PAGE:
Christopher Riandée, the vice CEO (cq) of Gaumont, whose TV credits includes Netflix’s hit crime series “Narcos,” says the streaming service has not only created a global market for subtitled shows, it’s also opened the North American market for independent companies who don’t have the resources to go through the pilot phase that U.S. networks have in place. Gaumont’s roster includes 20 series commissioned by streaming services, including “El Presidente,” about the FIFA scandal, for Amazon, as well as the German epic series “The Barbarians” and “Arsene Lupin” with Omar Sy for Netflix.

A whole new chapter is now about to start for Netflix and Amazon in France, because of the upcoming launches of Apple TV Plus, Disney Plus, HBO Max, Peacock and the local SVOD service Salto will be creating unprecedented competition in the streaming market.

The European Commission has given all streaming services until the end of 2020 to have at least 30% of European content in their local catalogs. The 30% quota isn’t the only challenge for streamers. The European Commission has tasked each member state to determine ways in which streamers will have to invest in local content. France, which is one of Europe’s most lucrative markets and the one boasting the strictest regulations, will kick off discussions with Netflix in the coming weeks; those talks are meant to pave the way for other European countries.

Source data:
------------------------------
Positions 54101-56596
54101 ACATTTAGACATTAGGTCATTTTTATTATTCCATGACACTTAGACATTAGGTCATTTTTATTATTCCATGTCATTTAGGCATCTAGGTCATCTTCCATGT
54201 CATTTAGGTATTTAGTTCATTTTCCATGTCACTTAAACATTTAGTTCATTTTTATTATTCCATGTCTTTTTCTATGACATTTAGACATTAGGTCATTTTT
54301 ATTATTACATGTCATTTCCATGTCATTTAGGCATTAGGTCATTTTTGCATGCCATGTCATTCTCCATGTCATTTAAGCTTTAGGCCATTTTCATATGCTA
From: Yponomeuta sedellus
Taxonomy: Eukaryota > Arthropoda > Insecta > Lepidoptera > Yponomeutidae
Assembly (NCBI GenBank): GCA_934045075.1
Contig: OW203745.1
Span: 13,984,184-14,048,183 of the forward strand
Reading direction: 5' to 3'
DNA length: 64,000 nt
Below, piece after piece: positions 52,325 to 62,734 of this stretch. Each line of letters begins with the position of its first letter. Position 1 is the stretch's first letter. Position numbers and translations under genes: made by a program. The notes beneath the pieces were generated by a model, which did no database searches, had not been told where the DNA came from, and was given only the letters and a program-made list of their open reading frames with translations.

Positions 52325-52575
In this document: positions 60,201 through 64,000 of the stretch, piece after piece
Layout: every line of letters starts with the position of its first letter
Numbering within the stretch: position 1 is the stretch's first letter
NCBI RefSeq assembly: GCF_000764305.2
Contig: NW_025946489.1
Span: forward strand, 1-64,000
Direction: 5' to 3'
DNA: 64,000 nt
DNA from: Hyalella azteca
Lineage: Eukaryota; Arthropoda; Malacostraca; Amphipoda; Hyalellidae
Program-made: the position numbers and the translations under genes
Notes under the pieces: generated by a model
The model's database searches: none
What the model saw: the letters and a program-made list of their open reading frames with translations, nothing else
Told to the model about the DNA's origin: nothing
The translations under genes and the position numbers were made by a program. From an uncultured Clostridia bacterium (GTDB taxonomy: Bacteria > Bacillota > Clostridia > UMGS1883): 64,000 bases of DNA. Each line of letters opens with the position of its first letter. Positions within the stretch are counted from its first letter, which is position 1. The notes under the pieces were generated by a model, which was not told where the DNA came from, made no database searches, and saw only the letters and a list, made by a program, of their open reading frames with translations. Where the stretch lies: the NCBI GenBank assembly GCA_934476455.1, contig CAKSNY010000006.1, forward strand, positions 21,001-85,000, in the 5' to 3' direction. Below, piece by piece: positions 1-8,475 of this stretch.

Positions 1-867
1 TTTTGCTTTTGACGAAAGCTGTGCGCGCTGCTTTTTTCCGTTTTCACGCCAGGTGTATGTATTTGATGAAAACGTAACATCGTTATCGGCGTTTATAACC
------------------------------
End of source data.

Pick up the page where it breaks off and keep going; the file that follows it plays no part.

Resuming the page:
On the table is a proposal to have Netflix and other streaming services invest at least 16% (which could go as high as 30%) of their annual revenues in France into the financing of French and European content. Another proposal is to limit the number of productions that streaming services can fully own to one-third of their local slate and have them share rights and profits with French producers on two-thirds of that content. A third issue is a proposal to increase the percentage they give to the National Film Board from the current 2% to 5.15%, according to Emmanuelle Mauger, the joint managing director of French independent producers’ organization SPI.

The new investment obligations will be listed in broad strokes in a broadcasting reform bill, which will be presented to the French broadcasting authorities, then the council of ministers, the parliament and the senate within the next few months. If the text gets greenlit, the French producers guilds, the USPA and the SPI, will have to reach an agreement over the details of the obligations with streaming services before the end of 2020, when the European Commission directives (including the 30% quota) will come into effect. If no agreement is struck, France’s Culture Minister Franck Riester told French journalists in late September, the government will be entitled to set the new terms itself.

These measures are meant to put all the streaming services, including local and global entities, on equal footing, says Mauger.

A Netflix spokesperson in France says the service was looking forward to engaging in discussions with local industries and will be willing to comply with regulations, hoping that these will serve the purpose of creating a level playing field rather than having a stifling effect.